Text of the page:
The Health News Australia January 22 2018

  • A team of Australian and US researchers are heralding a simple new blood test that can detect early stage cancers before they have a chance to spread. Australian researchers say a groundbreaking new blood test that can detect eight common types of cancer before they spread will save countless lives. US and Aussie researchers say their “liquid biopsy” will be a game changer in the fight against cancer, and hope it could be widely available within a few years.
  • The Royal Flying Doctor Service is warning there is a mental health crisis in rural and remote parts of the country. The service’s chief executive Martin Laverty says five times as many people in cities are accessing mental health services compared to those in remote Australia. The service provided mental health counselling to 24,000 people last year.
  • The number of alcohol-related assaults in the Northern Territory has gone up despite the re-introduction of the Gunner Government’s banned drinker register (BDR). The BDR was designed to prevent people involved in a range of offences — including drink driving, committing alcohol-related domestic violence and being taken into protective custody for being intoxicated — from purchasing takeaway grog.

News on Health Professional Radio. Today is the 22nd of January 2018. Read by Tabetha Moreto.

https://healthtimes.com.au/hub/oncology/4/news/aap/a-groundbreaking-new-blood-test-that-can-detect-eight-common-types-of-cancer/3127/

A team of Australian and US researchers are heralding a simple new blood test that can detect early stage cancers before they have a chance to spread. Australian researchers say a groundbreaking new blood test that can detect eight common types of cancer before they spread will save countless lives. US and Aussie researchers say their “liquid biopsy” will be a game changer in the fight against cancer, and hope it could be widely available within a few years.

The test was able to detect tumours, about seventy percent of the time on average, in more than one thousand patients with early-stage cancer and crucially before it had spread, giving patients the best chance of beating the disease.

It works by looking for mutated DNA that dying cells shed into the blood, and protein biomarkers associated with different types of cancer such as bowel, breast, liver, ovarian and stomach cancer. Professor Peter Gibbs from the Walter and Eliza Institute, who’s worked on the test dubbed CancerSEEK, believes it will save thousands of lives and hopes it won’t be too long before it’s widely available, and affordable.
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With cancer risks spiking from the age of fifty, he says the test will be most important to older people, but also for younger people whose family histories might put them in a high risk category. The test, developed by researchers at John Hopkins University in the US, is now being tested on ten thousand more people.

https://www.sbs.com.au/news/doctors-warn-of-rural-mental-health-crisis

The Royal Flying Doctor Service is warning there is a mental health crisis in rural and remote parts of the country. The service’s chief executive Martin Laverty says five times as many people in cities are accessing mental health services compared to those in remote Australia.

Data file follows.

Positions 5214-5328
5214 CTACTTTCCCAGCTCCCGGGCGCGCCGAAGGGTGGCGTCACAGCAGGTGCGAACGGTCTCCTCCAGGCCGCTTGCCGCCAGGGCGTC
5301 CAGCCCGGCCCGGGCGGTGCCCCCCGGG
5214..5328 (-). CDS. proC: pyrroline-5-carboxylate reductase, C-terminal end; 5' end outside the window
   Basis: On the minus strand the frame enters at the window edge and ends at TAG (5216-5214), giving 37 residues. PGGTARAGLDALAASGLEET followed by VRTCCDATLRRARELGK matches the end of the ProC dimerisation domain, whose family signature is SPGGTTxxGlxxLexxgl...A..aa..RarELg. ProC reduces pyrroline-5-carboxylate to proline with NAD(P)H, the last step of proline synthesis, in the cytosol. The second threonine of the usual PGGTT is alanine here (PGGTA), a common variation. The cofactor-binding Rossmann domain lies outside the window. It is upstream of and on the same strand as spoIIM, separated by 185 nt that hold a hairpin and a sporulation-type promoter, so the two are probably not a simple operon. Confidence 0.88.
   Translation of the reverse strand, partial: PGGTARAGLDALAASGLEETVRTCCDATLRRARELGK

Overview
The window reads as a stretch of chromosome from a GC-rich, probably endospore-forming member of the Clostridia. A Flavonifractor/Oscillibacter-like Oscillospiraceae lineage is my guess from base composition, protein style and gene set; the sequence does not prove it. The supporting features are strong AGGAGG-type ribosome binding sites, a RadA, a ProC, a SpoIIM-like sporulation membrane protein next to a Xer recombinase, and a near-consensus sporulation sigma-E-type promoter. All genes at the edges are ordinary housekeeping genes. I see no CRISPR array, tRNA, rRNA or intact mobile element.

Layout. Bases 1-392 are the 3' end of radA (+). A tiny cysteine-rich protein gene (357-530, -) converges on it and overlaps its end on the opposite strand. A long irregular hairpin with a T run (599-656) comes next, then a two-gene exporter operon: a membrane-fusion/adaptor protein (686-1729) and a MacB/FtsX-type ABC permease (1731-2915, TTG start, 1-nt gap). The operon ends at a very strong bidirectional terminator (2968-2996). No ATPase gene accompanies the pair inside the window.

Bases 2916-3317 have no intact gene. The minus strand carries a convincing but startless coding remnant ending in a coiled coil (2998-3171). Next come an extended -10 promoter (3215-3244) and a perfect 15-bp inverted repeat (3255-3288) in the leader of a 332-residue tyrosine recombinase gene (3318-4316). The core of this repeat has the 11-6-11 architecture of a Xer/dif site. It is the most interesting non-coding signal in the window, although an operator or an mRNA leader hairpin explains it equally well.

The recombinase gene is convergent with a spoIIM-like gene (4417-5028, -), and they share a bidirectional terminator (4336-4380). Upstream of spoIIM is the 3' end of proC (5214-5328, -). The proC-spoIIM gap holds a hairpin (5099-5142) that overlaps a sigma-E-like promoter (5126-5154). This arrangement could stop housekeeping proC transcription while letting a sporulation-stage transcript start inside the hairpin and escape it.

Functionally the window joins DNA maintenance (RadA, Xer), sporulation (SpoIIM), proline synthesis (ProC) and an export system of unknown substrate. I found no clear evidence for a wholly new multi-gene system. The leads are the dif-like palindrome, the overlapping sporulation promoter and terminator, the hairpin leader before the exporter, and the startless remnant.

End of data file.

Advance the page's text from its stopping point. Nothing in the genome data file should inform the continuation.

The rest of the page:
….
The service provided mental health counselling to twenty four thousand five hundred people last year.  Mister Laverty said: “We could double or triple that service tomorrow and still not touch the surface.” Health Minister Greg Hunt acknowledges there is a “very significant challenge” with mental health in the regions. He said the government is working to provide additional services in the area such as rural Headspace, telehealth and online services.

Efforts are also being made over coming months to create a program of incentives to encourage more medical workers to move to the bush. Labor called on the government to prioritise greater funding for mental health services in the lead-up to the budget.

http://www.abc.net.au/news/2018-01-20/alcohol-related-assaults-in-nt-increase-despite-bdr/9344950

The number of alcohol-related assaults in the Northern Territory has gone up despite the re-introduction of the Gunner Government’s banned drinker register (or BDR). The BDR was designed to prevent people involved in a range of offences — including drunk driving, committing alcohol-related domestic violence and being taken into protective custody for being intoxicated — from purchasing takeaway grog.

It requires people to have their identification scanned at bottle shops, with two thousand five hundred sixty five Territorians now banned from purchasing liquor. The BDR came back into force on September one last year, after an earlier iteration was scuttled by the former Country Liberals government.

The latest crime statistics from Northern Territory Police show alcohol-related assaults have increased twenty seven percent over the first three months of the BDR, compared with the same three-month period the previous year.

The police data also covers the nine months prior to the re-introduction of the BDR.
It shows there were three thousand nine hundred fifty two alcohol-related assaults over the period, an increase of seventeen point three percent on the previous year. In Darwin, assaults involving alcohol were up fifteen point five percent year-on-year. Alice Springs was up twenty two point three percent, while Palmerston had a forty point eight percent increase.

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